Wadia 850 CD player
When you experience something completely different from the norm, it is possible that its instigators have an inside track on the truth and everyone else is wrong; or it is, of course, possible that they're more like Corbett's Uncle Charlie. In the world of CD replay, for example, mid-western manufacturer Wadia uses an idiosyncratic digital filter unlike anyone else's, so when I agreed to take a listen to the Wadia 850, I was curious as to which of these conjectures would prove correct.
The $4950 850...
...is a fairly large, squarish CD player with a light-sealed front-loading disc tray on its left and a display panel on its right, this showing the track/time information in fluorescent blue and the setting of the volume control in LED red. Superficially identical to the more expensive Wadia 860 (reviewed for Stereophile by Martin Colloms in February '98), the 850 uses a more economical TEAC transport mechanism, the CMK4. This still features the VRDS full-disc clamping system, however, made from green plastic. And whereas the 860 uses a digital transport servo, the 850 uses a conventional analog servo circuit.
Inside, the 850 features a Faraday-shielded AC transformer (the 860 uses two transformers, sprung to isolate them from vibration) and extensive AC filtering. Like the 860, the 850 places the DAC/digital filter and analog circuitry inside a separate shielded compartment on the player's right. As with the 860, the master clock crystal for the transport is placed adjacent to the DACs to minimize jitter.
Looking at the four-layer printed circuit board from the top, at the front are connections to the vertical control and display board mounted behind the front panel. Behind that is a Motorola DSP chip. This both implements the digital-domain volume control—which features 0.5dB steps—and runs Wadia's patented DigiMaster reconstruction filter algorithm, operating at a 32x rate. While this currently is implemented for 44.1 and 48kHz sample rates, it can be field-upgraded to run at 96kHz and 192kHz rates should this become necessary.
The digital filter is claimed to operate with 24-bit precision, with an effective resolution of 21 bits. It feeds two pairs of Burr-Brown PCM 1702K D/A converter chips, and from there on the reconstructed analog signal is handled in balanced form, with high-quality, surface-mount Burr-Brown op-amp chips used throughout the signal chain. The balanced analog output is from XLR sockets; the single-ended output is derived by feeding the balanced output to a differential amplifier, thus preserving the advantages of the balanced-DAC operation. Four DIP switches are used to set the analog output level, in four steps from 250mV to 4.4V RMS, allowing the digital volume control to be used in its optimum range in a variety of systems.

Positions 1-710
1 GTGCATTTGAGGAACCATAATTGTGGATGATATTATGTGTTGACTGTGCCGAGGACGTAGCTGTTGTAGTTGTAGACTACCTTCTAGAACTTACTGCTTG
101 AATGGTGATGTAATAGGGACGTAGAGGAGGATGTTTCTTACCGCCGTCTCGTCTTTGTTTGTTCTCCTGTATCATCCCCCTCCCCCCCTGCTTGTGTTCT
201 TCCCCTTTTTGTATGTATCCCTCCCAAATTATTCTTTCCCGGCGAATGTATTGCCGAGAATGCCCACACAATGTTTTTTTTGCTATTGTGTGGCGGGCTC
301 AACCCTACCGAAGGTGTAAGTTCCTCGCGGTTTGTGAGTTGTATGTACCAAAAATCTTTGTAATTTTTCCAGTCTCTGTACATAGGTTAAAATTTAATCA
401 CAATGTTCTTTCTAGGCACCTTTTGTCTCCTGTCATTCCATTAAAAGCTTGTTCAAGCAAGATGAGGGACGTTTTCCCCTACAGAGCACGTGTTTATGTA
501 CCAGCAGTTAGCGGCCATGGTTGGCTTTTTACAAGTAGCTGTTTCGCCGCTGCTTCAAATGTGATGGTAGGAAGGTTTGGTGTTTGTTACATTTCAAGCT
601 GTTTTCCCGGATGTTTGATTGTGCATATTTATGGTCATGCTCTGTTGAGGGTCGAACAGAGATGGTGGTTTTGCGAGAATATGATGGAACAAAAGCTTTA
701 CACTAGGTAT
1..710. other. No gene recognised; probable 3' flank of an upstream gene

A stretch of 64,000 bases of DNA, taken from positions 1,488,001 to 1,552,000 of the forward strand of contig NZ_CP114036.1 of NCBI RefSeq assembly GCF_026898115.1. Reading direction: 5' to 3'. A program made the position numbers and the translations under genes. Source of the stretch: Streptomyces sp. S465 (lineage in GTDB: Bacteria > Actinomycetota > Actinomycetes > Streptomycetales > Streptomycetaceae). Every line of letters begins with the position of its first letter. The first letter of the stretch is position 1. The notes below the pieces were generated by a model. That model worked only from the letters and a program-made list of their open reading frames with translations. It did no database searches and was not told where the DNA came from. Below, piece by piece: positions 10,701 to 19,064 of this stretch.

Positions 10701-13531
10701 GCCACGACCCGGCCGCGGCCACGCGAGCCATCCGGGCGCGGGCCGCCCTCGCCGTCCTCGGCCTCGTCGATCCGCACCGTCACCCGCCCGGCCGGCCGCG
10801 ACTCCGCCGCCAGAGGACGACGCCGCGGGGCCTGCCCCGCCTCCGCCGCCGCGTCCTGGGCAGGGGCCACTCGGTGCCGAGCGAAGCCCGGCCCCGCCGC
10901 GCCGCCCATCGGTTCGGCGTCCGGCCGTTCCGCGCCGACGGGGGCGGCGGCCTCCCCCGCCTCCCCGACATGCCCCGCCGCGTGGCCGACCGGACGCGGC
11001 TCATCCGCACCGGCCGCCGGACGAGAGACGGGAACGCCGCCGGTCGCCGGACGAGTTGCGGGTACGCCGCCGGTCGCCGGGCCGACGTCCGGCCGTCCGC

Optional boards are available to provide the 850 with digital inputs (two BNC coaxial, one ST-optical, one TosLink optical) and digital outputs (one BNC, one ST-optical). The input board uses Wadia's Rocklok jitter-rejection circuitry, and unused inputs are turned off to prevent interference. One operational idiosyncrasy: the remote control needs to be used pretty much face-on to the player. With my system, whose components are positioned obliquely along a sidewall, this bugged the heck out me. Your mileage, of course, may vary.
Connecting the dots...
One of the big misconceptions regarding digital audio is that the output of a D/A converter consists of a stairstep waveform with discrete levels instead of the continuous waveform typical of an analog system. In fact, Harry Nyquist, a researcher at Bell Labs, proved mathematically many years ago that, as long as the sampling frequency (Fs) is at least twice the highest frequency of interest in the signal to be sampled—ie, that the signal be bandlimited to half the sampling frequency—the analog waveform will be accurately preserved.
The task of reconstructing the original analog waveform is the job of what in a CD player or processor is termed the "reconstruction" filter. This is almost always a digital low-pass filter that, in a conventional player, has an impulse response that looks like fig.1. There appears to be symmetrical ringing both before and after the impulse. The actual shape of the impulse is called a (sine x)/x or sinc curve. As long as the points where the amplitude of the oscillations are zero are spaced exactly 1/Fs seconds apart, the sum of the ringing exactly reconstructs the shape of the original wave between the sampling points. Other than the Wadia designs and some models from Pioneer, all the world's CD players use a digital filter with a sinc impulse response.